The Federal Reserve is pulling the plug on its quantitative easing program at the end of this month. What happens next? Will stocks plunge as they did when the Fed ended QE2, or will continued low interest rates push stock prices ever higher? We have our suspicions, but we can't be certain. What we can be certain of is that this is an aging bull market with valuations at bubble levels that demand you approach the investment landscape with caution.
There are now signs that the relentless and uniform rally in equity markets is coming to an end. That means opportunity for patient investors. We haven't yet reached the point where there is an abundance of bargains, but we do see opportunities for you in high-quality businesses at reasonable prices. First up this month is a leading global brewer. A dominant branded consumer goods company, it has favorable long-term growth prospects and a juicy dividend yield, and it is available today at a fair price. Also this month, recent market volatility has created opportunities for tax loss harvesting. We'll tell you which ones you can take advantage of now. Finally, it is time to close your short position in the Japanese yen that we advised back in June. More >>
I have some good news and some bad news to share with you. The good news is the Federal Reserve is finally winding down its misguided money-printing campaign. The bad news is that just as Yellen & Co. are winding down their bond buying program, the European Central Bank (ECB) is signaling a willingness to start a quantitative easing program of its own. Global monetary stimulus just won't go away.
In this issue, I'll explain the investment implications of a stagnating euro area with the ECB ramping up stimulus and a faster growing U.S. economy, but a less aggressive Fed. With bubble valuations sill prevalent in the U.S. stock market, more reasonable valuations in Europe, and an improving competitive position for European exporters, European-based multinationals make a lot of sense here. You can find our top five picks for new money in the issue. Also this month, shares of the coal producer we added to our Master List in June have sold off. It's time to take your position from 1/3 to 2/3. More >>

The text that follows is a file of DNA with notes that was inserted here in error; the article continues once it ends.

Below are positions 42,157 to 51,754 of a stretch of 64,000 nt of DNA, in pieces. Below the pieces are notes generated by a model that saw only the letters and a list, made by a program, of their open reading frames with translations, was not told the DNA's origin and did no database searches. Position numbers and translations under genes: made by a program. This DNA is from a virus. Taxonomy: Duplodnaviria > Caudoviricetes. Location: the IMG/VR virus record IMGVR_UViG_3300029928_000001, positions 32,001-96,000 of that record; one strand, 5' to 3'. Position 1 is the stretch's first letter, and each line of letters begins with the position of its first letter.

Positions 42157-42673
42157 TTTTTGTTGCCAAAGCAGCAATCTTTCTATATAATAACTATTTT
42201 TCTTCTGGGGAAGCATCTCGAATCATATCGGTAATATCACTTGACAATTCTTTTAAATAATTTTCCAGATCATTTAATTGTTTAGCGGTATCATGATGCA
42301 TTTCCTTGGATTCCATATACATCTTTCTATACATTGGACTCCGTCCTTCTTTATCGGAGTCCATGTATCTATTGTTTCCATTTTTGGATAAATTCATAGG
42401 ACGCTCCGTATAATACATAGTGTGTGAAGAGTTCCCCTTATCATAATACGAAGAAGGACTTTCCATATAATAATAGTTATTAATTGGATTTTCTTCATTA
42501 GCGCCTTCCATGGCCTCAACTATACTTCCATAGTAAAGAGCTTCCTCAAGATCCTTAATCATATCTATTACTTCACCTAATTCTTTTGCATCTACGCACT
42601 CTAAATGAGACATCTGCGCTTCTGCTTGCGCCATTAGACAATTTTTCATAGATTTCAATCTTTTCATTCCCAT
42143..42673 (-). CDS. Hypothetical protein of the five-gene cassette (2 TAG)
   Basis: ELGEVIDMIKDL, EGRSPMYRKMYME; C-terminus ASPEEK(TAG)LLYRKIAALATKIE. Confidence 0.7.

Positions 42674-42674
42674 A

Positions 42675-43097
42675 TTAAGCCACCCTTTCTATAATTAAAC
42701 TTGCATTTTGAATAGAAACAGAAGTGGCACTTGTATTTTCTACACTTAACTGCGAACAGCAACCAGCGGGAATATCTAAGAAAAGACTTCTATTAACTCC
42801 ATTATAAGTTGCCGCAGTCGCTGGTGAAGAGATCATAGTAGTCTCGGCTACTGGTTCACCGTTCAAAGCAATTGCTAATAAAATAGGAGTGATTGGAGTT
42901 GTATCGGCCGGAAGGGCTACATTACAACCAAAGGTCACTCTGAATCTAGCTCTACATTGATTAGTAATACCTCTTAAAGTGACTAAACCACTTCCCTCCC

October 29, 2014 My Favorite chart for the month of October comes courtesy of Zerohedge. Zerohedge points out the schizophrenic policy views of St. Louis Fed President James Bullard. Bullard is sometimes a policy hawk and other times a dove, but mostly he is just consistently inconsistent. Just days before the market corrected, Bullard was out boasting about […] More »
The Young Research Commodities chart book includes price, both real and nominal, for different time periods and annual rates of change for the commodities covered on the Global Investment Scorecard.
The Young Research Equities chart book includes a range of charts featuring indicators on stock market valuation, sentiment, relative strength, etc. for U.S. stocks over a variety of timescales.
The Young Research U.S. Economy chart book includes short and long-term charts on output and activity, the labor market, inflation, and consumer and business sentiment.
Since 1896, the average bull market has lasted 835 days and resulted in a doubling of stock prices. For more historical perspective on the duration and magnitude of bull and bear markets, check out our new Dow Bull and Bear Markets table.
Our Credit Markets chart book includes many of the charts we monitor and use regularly to formulate fixed-income investment strategy. The chart book includes long-term charts on nominal and inflation-adjusted treasury rates, policy rates, interest rate valuation indicators, and credit spreads.
Jeremy Jones, CFA, is the director of research for Young Research & Publishing and editor of the Global Investment Strategy newsletter. Jeremy is also the Chief Investment Officer at Richard C. Young & Co., Ltd., an investment advisor to high net-worth families and businesses. More »